Everyone knows walking and bicycling is good for the health of a community, but how good? And how can city planners measure those impacts to champion bicycle and walking infrastructure?
At the University of Wisconsin-Madison Global Health Institute, Samuel Younkin, lead researcher for the Initiative for Health-Oriented Transportation (HOT), and colleagues created a new model that measures how active travel benefits health at a population level and gives policy makers and city planners a new tool to help bring health into the decision-making process.
“The goal is to inject health into the discussion about transportation design,” Younkin says. “To do that, we need models that produce measurable evidence of the health benefits.” The new Health-Oriented Transportation Model, published late last year in the Journal of Transport and Health, does so by estimating the health benefits of travel-related walking and bicycling that has been reported in large-scale travel surveys.
The need is evident, according to the paper that identifies the lack of physical activity as the top, modifiable risk factor for chronic diseases from heart disease to diabetes. “The health benefits of physical activity are well established, yet due, in part, to pressures that arise from automobile-oriented environments, approximately 23 percent of the world’s population does not meet recommended levels of physical activity,” the paper continues. “The world’s population is increasingly concentrated in urban settings in which urban planning and design play important roles in active transportation achieved by a community.”
“Quantifying the health benefits of replacing automobile-dependent, sedentary lifestyles with active biking and walking offers major population-wide gains by promoting daily exercise,” says GHI Director and co-author Jonathan Patz, who holds joint faculty appointments in the Nelson Institute for Environmental Studies and the Department of Population Health Sciences. “Additionally, transportation represents our nation’s largest greenhouse gas-emitting sector contributing to the global climate crisis.”
“The goal is to inject health into the discussion about transportation design.”—Researcher Samuel Younkin
The HOT model uses travel survey data (data collected when people are asked about their travel) and looks at variables including the proportion of people who walk or bike, the strenuousness of the activity and the weekly rate of activity. Using that information, planners and policy makers can use the model to predict what would happen to health outcomes in a community if any of the variables is changed. City planners, for example, could quantify how much increasing access to walking and biking could potentially lower the death rate in the area.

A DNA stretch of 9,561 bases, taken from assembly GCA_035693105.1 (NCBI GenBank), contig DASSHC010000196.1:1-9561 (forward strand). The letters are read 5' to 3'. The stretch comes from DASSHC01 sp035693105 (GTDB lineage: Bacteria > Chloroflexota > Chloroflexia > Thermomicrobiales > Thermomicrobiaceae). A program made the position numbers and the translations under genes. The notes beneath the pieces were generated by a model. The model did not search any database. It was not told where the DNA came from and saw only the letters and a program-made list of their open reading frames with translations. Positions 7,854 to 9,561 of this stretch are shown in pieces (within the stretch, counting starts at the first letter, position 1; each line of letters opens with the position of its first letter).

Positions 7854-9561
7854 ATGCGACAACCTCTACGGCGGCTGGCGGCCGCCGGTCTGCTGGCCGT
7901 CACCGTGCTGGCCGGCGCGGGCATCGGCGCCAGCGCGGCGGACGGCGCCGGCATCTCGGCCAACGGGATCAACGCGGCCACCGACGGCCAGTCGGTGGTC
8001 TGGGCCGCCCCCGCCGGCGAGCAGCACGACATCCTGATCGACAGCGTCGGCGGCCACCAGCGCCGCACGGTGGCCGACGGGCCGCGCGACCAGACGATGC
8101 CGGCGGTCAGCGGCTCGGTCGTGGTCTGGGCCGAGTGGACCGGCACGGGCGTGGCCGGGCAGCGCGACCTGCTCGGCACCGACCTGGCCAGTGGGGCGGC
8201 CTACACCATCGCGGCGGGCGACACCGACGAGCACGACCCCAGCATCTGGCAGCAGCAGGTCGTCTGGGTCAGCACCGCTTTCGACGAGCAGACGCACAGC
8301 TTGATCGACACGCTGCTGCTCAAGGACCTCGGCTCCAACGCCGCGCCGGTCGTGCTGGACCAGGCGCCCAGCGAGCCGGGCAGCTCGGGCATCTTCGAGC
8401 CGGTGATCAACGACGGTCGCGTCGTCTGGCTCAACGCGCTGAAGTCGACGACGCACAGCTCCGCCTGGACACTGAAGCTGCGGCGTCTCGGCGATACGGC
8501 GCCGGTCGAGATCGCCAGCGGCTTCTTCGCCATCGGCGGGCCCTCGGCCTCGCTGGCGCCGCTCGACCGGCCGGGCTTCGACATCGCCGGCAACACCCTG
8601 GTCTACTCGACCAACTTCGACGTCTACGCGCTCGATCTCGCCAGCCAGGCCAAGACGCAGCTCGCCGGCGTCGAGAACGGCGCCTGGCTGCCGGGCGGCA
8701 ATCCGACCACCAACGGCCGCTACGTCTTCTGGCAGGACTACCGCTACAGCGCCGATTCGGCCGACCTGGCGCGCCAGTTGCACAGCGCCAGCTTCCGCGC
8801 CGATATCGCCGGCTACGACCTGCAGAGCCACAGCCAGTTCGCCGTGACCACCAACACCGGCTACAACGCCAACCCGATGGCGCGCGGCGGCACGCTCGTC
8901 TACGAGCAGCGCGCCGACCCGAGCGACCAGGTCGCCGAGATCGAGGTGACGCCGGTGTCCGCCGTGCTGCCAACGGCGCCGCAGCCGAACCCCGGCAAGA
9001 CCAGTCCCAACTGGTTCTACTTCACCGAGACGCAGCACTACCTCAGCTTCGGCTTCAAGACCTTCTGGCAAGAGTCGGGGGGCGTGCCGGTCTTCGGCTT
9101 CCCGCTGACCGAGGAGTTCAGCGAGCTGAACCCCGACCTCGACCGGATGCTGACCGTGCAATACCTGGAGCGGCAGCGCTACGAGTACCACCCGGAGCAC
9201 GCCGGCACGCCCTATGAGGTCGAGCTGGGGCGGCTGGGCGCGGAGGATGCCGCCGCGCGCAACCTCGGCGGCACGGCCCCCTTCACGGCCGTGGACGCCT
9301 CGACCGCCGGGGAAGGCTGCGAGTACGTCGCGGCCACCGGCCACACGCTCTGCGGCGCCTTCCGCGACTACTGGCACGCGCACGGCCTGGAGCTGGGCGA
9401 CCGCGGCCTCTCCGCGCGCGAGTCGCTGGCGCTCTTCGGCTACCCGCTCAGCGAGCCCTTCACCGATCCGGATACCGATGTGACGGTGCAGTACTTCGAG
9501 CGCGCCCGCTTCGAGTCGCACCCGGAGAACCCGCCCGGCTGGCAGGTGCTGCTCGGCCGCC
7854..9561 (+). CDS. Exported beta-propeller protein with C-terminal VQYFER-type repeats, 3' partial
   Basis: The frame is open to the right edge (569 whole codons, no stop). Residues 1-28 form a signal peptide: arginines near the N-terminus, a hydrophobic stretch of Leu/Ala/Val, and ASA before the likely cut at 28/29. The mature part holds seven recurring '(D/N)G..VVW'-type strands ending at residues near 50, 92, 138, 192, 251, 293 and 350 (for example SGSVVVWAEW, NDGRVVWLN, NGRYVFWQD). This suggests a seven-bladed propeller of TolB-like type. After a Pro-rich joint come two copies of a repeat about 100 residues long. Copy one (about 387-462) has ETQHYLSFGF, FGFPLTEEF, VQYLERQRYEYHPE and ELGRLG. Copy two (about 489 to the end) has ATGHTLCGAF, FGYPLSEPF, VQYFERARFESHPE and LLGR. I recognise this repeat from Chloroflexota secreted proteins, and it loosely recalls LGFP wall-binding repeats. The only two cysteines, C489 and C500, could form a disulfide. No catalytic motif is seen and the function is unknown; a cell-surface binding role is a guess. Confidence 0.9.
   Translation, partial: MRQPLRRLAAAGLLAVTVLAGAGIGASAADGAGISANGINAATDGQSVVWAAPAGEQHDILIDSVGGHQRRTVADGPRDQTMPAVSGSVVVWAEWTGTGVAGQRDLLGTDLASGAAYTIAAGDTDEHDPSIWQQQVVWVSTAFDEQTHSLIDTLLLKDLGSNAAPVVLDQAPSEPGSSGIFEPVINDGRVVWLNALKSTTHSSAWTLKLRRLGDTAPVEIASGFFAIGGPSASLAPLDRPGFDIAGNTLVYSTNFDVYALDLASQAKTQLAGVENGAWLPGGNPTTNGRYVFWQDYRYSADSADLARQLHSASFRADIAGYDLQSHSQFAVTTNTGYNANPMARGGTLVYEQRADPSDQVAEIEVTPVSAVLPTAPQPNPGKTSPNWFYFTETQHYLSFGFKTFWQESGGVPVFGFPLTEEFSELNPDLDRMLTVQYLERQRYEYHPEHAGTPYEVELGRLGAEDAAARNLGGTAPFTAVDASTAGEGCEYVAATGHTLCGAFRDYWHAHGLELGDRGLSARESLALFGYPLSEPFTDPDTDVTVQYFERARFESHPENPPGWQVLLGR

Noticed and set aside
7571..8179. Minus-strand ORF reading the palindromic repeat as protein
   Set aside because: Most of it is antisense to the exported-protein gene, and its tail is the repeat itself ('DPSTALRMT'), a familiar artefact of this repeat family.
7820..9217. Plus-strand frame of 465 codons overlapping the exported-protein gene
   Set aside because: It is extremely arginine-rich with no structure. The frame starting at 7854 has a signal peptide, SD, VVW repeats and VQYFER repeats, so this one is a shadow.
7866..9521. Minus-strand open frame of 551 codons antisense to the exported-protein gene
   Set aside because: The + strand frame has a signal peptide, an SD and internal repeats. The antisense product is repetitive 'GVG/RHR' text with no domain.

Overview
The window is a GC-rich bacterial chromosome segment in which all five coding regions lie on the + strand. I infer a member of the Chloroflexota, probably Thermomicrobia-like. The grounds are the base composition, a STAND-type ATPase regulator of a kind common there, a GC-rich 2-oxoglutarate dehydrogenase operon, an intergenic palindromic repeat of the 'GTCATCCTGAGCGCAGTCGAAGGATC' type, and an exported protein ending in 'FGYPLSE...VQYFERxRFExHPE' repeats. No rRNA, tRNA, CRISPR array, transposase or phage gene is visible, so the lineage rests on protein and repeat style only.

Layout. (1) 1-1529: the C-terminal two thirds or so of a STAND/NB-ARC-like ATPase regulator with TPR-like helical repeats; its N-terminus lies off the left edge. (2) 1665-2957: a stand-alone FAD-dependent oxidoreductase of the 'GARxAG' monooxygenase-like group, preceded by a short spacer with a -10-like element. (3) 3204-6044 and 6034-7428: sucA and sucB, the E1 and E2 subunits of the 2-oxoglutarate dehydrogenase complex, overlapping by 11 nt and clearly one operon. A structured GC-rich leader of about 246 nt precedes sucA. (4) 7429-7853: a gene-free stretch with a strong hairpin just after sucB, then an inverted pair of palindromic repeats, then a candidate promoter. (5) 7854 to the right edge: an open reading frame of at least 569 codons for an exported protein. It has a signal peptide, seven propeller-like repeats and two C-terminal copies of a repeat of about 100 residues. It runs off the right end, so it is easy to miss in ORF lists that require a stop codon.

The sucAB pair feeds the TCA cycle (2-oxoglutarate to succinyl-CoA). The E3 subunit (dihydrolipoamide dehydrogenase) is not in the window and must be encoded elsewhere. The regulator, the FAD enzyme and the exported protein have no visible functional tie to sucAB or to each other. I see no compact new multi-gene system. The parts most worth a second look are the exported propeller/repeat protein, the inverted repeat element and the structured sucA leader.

It’s the only model that directly links travel data with health outcomes, Younkin says. “Using the model can impress upon people the magnitude of the health impacts, so quantifying the benefits was a critical first step.” In London, for example, the model showed that if everyone walked and biked, there would be a two percent reduction in the death rate.
The team also wanted to create a transparent methodology that could be used widely. “I saw an opportunity to introduce some of the techniques I learned while working with the biostatistics community at Johns Hopkins. This may be the first time a publicly available tool has been used to directly link travel survey data to methods for estimating health benefits.”
The HOT model has been made available online to the public with instructions and documentation, and Younkin hopes it will be used by researchers, students and decision-makers to help bring health into transportation policy. GHI’s Henry Fremont, a co-author of the paper, has developed a web application that allows easy access to the HOT model to an even wider audience than the software package itself that’s available here. The HOT model package and package tutorial are also online. Questions can be directed to Younkin at firstname.lastname@example.org.
By Ann Grauvogl/March 9, 2022